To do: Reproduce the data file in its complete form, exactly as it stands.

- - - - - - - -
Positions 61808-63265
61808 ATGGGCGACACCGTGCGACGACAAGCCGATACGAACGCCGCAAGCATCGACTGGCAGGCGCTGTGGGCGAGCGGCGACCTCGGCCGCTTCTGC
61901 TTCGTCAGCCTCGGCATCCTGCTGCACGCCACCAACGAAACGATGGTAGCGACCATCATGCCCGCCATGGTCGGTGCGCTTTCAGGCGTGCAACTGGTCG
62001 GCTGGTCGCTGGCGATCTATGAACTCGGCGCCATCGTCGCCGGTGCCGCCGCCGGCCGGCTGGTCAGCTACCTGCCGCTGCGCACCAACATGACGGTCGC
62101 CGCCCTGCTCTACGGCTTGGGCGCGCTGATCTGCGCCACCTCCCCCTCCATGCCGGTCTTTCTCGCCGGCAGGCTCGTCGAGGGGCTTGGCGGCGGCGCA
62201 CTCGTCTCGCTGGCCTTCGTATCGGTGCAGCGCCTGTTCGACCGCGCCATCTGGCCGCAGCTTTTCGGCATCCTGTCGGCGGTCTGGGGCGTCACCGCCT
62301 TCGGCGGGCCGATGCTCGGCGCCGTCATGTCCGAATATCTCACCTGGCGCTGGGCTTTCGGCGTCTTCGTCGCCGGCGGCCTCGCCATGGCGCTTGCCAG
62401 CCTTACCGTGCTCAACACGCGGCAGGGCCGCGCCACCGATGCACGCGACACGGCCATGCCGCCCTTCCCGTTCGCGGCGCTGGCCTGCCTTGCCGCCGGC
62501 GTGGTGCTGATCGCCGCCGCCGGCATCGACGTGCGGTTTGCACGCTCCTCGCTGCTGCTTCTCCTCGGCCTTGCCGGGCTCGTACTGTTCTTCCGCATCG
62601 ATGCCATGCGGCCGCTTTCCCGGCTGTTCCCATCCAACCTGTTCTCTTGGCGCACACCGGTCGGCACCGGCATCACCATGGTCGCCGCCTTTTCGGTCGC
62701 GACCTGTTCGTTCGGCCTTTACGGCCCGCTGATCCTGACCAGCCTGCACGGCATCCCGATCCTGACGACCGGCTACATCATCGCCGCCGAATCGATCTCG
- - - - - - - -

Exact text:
Positions 61808-63265
61808 ATGGGCGACACCGTGCGACGACAAGCCGATACGAACGCCGCAAGCATCGACTGGCAGGCGCTGTGGGCGAGCGGCGACCTCGGCCGCTTCTGC
61901 TTCGTCAGCCTCGGCATCCTGCTGCACGCCACCAACGAAACGATGGTAGCGACCATCATGCCCGCCATGGTCGGTGCGCTTTCAGGCGTGCAACTGGTCG
62001 GCTGGTCGCTGGCGATCTATGAACTCGGCGCCATCGTCGCCGGTGCCGCCGCCGGCCGGCTGGTCAGCTACCTGCCGCTGCGCACCAACATGACGGTCGC
62101 CGCCCTGCTCTACGGCTTGGGCGCGCTGATCTGCGCCACCTCCCCCTCCATGCCGGTCTTTCTCGCCGGCAGGCTCGTCGAGGGGCTTGGCGGCGGCGCA
62201 CTCGTCTCGCTGGCCTTCGTATCGGTGCAGCGCCTGTTCGACCGCGCCATCTGGCCGCAGCTTTTCGGCATCCTGTCGGCGGTCTGGGGCGTCACCGCCT
62301 TCGGCGGGCCGATGCTCGGCGCCGTCATGTCCGAATATCTCACCTGGCGCTGGGCTTTCGGCGTCTTCGTCGCCGGCGGCCTCGCCATGGCGCTTGCCAG
62401 CCTTACCGTGCTCAACACGCGGCAGGGCCGCGCCACCGATGCACGCGACACGGCCATGCCGCCCTTCCCGTTCGCGGCGCTGGCCTGCCTTGCCGCCGGC
62501 GTGGTGCTGATCGCCGCCGCCGGCATCGACGTGCGGTTTGCACGCTCCTCGCTGCTGCTTCTCCTCGGCCTTGCCGGGCTCGTACTGTTCTTCCGCATCG
62601 ATGCCATGCGGCCGCTTTCCCGGCTGTTCCCATCCAACCTGTTCTCTTGGCGCACACCGGTCGGCACCGGCATCACCATGGTCGCCGCCTTTTCGGTCGC
62701 GACCTGTTCGTTCGGCCTTTACGGCCCGCTGATCCTGACCAGCCTGCACGGCATCCCGATCCTGACGACCGGCTACATCATCGCCGCCGAATCGATCTCG